Tuesday, October 28, 2008

Latvian sighting

I spent miles driving behind a little green car with an LV bumper sticker. The driver even had little pastalas (the leather shoes ancient Latvians wore) hanging from her rearview mirror. Ah! I am hungry for Latvians, but she was talking on intently on her cell phone, so I did not try to get her attention before she turned west at one of the stoplights in Waldorf. Alas.

Sunday, October 26, 2008

It thinks it's clever

Woke up to the alarm, got ready to teach Latvian school, had Joe join me for breakfast. It seemed very light outside, so I figured it would be a nice, sunny day. 

It was only after breakfast that Joe noticed and asked why all the other clocks were showing the time an hour later than our alarm clock. Ah! The alarm automatically resets for Daylight Saving Time, but because of the changes this year, my clock fell back a week ahead of schedule. I had an hour's drive ahead of me, and no way to make it in time to teach my first class.

It was the cap of a frustrating few days -- the kind in which I rushed around looking for things I'd lost, only to run into the doorframe. On my late drive to Latvian school, I listened to this song

"There's only One who never fails to beckon the morning light.
There's only One who sets loose the gales and ties the trees down tight.
When all around my soul gives way
He then is all my hope and sway.
There's only One, only One
Holy One."

Things actually turned out fine. Some teachers and I rearranged our schedule, so I got to teach all three of my usual classes. And it was indeed a sunny day. When I got back, Joe and I walked to town for a festival, and we saw a play in the afternoon.

Tuesday, October 21, 2008


Oh! Now it has warmed up and is all fresh and breezy. The windows are open and I don't care if the papers are blowing around inside.

I had to mow the lawn today, and it was so nice I kept coming up with more little chores in our tiny yard, just to keep me outside.

The view out the office window

Didn't feel like writing at the time!

When Joe and I were unpacking my things, I declared that we were to save the small jar of applesauce and the animal crackers (even if Joe protested that he likes applesauce very much). I'd read somewhere that it's a good idea to have on hand the kinds of things you want when you are sick, because when you are sick, you cannot always get to the store.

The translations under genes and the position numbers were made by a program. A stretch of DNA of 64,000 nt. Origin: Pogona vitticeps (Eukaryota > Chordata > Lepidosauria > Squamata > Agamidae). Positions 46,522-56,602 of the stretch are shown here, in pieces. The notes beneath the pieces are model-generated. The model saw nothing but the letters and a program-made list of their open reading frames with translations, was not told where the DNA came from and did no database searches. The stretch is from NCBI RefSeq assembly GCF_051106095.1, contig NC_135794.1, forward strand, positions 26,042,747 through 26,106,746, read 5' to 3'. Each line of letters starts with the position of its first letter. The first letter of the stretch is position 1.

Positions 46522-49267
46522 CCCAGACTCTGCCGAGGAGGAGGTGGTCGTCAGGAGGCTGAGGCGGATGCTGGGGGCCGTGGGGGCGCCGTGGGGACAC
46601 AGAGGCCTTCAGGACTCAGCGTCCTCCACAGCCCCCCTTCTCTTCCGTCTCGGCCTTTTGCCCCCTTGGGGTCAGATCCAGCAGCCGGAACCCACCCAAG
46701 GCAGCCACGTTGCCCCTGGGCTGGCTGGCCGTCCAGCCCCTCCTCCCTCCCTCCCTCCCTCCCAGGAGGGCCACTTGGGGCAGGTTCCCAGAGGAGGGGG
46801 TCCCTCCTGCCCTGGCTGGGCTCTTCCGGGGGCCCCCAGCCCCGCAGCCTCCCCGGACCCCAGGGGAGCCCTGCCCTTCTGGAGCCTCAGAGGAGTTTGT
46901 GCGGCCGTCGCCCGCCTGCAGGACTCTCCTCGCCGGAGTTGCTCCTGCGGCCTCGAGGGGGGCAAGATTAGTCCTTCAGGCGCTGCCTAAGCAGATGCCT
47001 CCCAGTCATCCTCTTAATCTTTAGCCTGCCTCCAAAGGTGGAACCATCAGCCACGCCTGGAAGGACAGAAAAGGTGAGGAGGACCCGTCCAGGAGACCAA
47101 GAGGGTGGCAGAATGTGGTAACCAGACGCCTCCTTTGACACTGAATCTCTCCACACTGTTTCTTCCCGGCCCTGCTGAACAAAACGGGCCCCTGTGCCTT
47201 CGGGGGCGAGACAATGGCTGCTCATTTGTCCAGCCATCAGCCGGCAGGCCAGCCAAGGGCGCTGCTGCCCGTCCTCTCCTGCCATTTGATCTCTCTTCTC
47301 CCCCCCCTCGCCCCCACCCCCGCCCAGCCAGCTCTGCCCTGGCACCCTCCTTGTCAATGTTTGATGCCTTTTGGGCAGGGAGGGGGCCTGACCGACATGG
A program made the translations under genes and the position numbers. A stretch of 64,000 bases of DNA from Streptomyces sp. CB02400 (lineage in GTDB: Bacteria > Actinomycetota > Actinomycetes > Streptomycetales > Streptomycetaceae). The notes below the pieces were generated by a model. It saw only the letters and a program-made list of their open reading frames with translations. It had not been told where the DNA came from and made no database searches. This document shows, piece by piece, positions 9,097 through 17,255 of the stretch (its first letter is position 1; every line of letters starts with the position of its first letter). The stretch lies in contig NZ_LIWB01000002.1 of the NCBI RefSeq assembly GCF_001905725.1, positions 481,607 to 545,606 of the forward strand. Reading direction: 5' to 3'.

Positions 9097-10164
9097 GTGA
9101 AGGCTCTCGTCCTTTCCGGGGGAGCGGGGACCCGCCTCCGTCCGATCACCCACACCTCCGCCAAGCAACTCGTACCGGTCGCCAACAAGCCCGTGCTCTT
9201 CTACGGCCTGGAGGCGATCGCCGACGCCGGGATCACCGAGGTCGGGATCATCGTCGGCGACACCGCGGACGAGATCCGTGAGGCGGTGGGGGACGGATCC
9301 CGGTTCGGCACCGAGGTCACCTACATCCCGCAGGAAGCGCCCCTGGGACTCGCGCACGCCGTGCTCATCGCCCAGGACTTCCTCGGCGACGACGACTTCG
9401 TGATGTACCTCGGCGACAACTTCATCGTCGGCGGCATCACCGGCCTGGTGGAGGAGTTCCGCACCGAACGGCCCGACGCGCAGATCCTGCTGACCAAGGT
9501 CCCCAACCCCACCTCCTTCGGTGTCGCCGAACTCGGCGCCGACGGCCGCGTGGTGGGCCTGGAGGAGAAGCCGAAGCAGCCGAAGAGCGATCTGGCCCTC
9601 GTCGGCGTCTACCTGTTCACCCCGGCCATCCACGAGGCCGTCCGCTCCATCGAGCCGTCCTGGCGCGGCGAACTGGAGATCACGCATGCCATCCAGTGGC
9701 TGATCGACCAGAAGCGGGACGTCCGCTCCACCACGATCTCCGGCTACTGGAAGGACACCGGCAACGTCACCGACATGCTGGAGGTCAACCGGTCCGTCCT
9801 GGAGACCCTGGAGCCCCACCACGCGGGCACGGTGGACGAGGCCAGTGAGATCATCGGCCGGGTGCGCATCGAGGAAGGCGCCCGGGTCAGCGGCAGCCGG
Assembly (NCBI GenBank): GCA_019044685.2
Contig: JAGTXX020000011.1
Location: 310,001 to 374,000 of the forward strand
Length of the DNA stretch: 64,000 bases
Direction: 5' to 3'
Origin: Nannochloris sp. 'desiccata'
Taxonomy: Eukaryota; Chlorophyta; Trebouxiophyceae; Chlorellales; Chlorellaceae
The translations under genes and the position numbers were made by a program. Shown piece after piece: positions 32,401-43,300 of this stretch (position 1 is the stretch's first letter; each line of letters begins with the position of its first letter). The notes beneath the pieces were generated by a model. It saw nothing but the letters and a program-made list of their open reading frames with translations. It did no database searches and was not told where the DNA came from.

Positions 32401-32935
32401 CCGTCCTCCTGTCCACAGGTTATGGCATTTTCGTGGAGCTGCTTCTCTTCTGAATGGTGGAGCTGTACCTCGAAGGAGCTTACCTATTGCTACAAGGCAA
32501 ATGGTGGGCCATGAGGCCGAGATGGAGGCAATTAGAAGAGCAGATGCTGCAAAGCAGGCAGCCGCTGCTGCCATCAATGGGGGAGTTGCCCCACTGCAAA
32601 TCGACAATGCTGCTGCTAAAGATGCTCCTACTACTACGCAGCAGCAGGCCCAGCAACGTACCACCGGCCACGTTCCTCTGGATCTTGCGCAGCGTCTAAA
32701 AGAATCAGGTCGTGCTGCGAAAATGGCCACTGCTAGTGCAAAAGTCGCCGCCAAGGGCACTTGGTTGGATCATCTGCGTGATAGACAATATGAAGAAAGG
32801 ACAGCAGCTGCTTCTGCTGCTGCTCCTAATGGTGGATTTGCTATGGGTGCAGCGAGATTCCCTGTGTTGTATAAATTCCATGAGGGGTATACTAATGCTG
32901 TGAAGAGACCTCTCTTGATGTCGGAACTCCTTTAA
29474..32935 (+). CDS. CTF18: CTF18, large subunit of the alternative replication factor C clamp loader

A few weeks later (that is, about a month ago), Joe and I got terribly sick. We are pretty sure it was the stomach bug that was going through the area, and we spent a night seeing each other at something close to our worst. And the next afternoon, when we felt a little better, all we wanted to eat was animal crackers, applesauce and a bit of ramen we had in a cupboard. When Joe went back to work, he even took some little applesauce cups, given to us by a friend after we all had a picnic together.

Now I am building up our stash again, and this time Joe is giving me new ideas: ginger ale, ramen, vegetable and chicken soups, saltines along with the animal crackers, and applesauce cups as well as a jar to save.

Monday, October 20, 2008

Change of season

Last night -- I could see my breath all white! And today -- frost on the grass!

Even when I'll tire of the cold, these things will keep their thrill. 

We have turned the heat on and pulled out the mittens. And I feel unexpectedly clever for having bought all these tomatoes:

(a big box of canning tomatoes: $10 at the farmer's market)

This isn't even all of them!

Wednesday, October 15, 2008

Morning mist

Fog came down while we were in Mass, so the drive back to town was misty white with the shadows of horses running along the road.

Migla, migla, liela rasa,
Man pazuda kumeliņš. 
Nu, Dieviņi, tavā vaļā, 
Nu, tavāi rociņā...

(I hope those familiar with the song will forgive me for rearranging the words.)